Amazon is hiring while Hyundai is delaying claims. Should we really call it crisis?


We have all heard that "the best way to predict the future is to create it." Though it is not easy to see the future clearly but being ready and studying the risk by scenario planning seem the only way.

CoronaVirus got to pandemic level and many businesses are at risk but there are few companies that without abusing the situation are growing up and of course many more that either disappear completely or they have to downsize their model to survive. What we learn from the crisis should light up the future.

1. Everyone is laying off but Amazon is hiring! How come?

On March 16th, 2020 Amazon announced that they are opening 100,000 new positions in their fulfillment centers and investing $ 350 million globally to increase the salary of the centers for 2 more USD, GBP, EUR and, etc based on the country that workers are hired to appreciate their job and their role in the current situation.

Let's briefly study the case:

Apart from innovation and disrupting, what makes Amazon stronger is intelligent scenario planning. Many business leaders assume that scenario planning is equal to focusing on success factors and then assuming what happens if the business process gets affected a few percent higher or lower. They don't think what happens if the process completely stops!

I give you an example: When China got the virus as the first country many huge manufacturers got affected since their raw materials or parts are produced in China. These companies were never assuming that the entire process may stop one day in their scenario planning. They all saw the worst-case scenario might be disruption of the supply chain for a few days and they covered it by predicting safe stocks.

Apple as well as many car manufacturers were not ready for a long-term stop!

The first advice from supply chain experts was spreading suppliers all over the world and assigning different volumes based on their price, distance, and quality.

Getting back to Amazon's case, these guys must have planned a scenario that if once processes get disrupted then they need different suppliers from different regions. Or from the very beginning, they knew that having a complete product portfolio will save them to switch on necessary products in crisis. Don't doubt that they didn't go through these uncertainties many times as you see in their plans for hiring more people or switching on the needs of the market based on the crisis. On March 17th, 2020 they announced that since the demand for household staples and medical supplies is going higher the fulfillment center's focus will be on these products and other partners should deliver their products on their own until the 5th of April. This means proactive planning by studying risk and scenario planning.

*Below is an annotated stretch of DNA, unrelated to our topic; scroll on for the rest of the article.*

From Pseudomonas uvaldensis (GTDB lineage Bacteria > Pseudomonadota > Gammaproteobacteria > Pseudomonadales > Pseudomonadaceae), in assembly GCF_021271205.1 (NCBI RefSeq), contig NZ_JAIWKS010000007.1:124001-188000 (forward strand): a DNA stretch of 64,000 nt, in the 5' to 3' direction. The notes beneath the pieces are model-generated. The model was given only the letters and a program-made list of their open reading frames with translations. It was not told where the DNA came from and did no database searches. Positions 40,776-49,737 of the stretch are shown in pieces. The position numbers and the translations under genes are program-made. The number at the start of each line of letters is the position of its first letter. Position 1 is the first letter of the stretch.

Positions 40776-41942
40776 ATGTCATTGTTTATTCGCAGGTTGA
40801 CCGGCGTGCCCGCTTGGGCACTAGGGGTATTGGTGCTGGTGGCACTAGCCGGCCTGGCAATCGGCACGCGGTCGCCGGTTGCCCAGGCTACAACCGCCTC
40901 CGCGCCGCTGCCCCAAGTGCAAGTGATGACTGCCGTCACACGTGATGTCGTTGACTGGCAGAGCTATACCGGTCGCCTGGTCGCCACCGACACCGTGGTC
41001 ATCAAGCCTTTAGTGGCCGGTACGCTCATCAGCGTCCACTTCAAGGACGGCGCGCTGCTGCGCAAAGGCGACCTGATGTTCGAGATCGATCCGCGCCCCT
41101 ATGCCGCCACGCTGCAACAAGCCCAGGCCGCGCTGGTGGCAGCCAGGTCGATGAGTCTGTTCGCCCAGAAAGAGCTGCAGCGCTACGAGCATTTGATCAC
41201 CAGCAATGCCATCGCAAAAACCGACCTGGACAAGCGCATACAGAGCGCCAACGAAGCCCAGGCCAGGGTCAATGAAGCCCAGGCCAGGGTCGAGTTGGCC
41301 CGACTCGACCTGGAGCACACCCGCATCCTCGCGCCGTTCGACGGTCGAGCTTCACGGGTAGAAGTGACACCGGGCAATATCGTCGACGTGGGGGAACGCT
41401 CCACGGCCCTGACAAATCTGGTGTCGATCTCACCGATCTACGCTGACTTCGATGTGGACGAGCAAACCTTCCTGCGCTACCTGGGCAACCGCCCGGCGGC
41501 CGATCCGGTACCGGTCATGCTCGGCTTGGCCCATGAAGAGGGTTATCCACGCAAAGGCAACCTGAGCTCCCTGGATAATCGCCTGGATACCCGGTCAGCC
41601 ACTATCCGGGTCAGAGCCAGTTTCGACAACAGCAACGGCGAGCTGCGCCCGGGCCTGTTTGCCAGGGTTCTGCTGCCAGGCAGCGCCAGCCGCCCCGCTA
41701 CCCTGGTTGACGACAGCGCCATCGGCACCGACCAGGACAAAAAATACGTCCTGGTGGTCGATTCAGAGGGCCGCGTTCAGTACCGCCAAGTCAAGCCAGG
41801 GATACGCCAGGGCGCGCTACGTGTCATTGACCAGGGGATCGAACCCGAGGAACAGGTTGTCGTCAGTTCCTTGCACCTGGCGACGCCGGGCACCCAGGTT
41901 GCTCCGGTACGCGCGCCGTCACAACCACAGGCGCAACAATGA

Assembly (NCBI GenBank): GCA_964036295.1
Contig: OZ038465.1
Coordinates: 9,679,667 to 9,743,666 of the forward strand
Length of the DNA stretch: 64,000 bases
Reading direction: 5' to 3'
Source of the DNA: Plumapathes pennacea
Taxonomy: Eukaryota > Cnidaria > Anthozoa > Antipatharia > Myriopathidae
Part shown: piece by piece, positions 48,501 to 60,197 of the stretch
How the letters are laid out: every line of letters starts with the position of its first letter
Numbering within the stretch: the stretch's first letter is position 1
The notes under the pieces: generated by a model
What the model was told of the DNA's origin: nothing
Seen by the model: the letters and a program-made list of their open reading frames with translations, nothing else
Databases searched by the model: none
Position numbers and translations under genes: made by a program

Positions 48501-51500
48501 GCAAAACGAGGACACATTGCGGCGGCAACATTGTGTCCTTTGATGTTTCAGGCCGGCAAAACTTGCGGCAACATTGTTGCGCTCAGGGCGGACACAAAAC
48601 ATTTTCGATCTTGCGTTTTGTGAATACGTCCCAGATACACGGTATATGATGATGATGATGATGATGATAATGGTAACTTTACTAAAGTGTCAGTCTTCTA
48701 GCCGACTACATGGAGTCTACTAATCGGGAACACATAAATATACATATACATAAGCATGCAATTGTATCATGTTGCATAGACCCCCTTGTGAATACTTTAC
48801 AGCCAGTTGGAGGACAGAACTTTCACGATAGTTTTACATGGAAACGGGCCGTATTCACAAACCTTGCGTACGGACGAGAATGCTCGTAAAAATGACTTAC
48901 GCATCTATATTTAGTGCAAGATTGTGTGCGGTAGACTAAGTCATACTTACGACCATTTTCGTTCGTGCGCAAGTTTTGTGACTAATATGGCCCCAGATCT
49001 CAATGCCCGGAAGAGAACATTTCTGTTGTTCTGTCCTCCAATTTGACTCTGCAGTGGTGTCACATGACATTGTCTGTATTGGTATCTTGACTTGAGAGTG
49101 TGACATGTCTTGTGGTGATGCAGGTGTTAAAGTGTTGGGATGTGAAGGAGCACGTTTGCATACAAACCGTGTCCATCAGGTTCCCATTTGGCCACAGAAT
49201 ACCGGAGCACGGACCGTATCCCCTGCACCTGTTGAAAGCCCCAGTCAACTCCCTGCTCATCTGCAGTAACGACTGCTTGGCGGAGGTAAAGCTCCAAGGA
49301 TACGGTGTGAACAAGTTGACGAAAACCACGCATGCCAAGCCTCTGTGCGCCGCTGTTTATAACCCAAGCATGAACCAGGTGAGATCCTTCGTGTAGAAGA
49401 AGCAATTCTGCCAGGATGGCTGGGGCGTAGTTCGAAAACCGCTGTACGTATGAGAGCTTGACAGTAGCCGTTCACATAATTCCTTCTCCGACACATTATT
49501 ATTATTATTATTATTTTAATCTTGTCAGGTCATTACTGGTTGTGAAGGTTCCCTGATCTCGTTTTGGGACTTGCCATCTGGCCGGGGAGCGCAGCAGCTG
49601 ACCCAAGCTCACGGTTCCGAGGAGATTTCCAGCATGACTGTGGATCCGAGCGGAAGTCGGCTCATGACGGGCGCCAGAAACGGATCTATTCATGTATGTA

2. Not a good time to delay claims. So what's up with Hyundai?

If anyone owes us money, the best time that we need it back is when we are in crisis. It is obvious!

But some businesses see a bit further. They are trying to convert threats to opportunity.

Hyundai Motors is one of them.

When Hyundai entered the US market, it was very difficult for them to compete with American, Japanese and German brands. Developing the market share was important but almost impossible until the 2008 financial crisis came up and Hyundai was prepared for it very well. Immediately, they announced that if any customer loses her/his job then the company accepts the car back. This meant reducing the risk of new buy and giving the chance to have a new car and eventually less expense of maintenance in crisis. The situation got better after months but people by that time got familiar with the Korean product, they tested the quality and they started believing in the brand completely.

A similar story is happening now. Again in the US market, Hyundai relaunches unmatched assurance job loss protection program.

Basically, they practiced the future once in past so why not another time!

Risk-based scenario planning is not about underestimating or overestimating success factors since in this way we cannot come up with a practical plan. It is more about building up an alternative that practically works in crisis with less loss or expense.

Are we ready for another one? It might be somewhere around!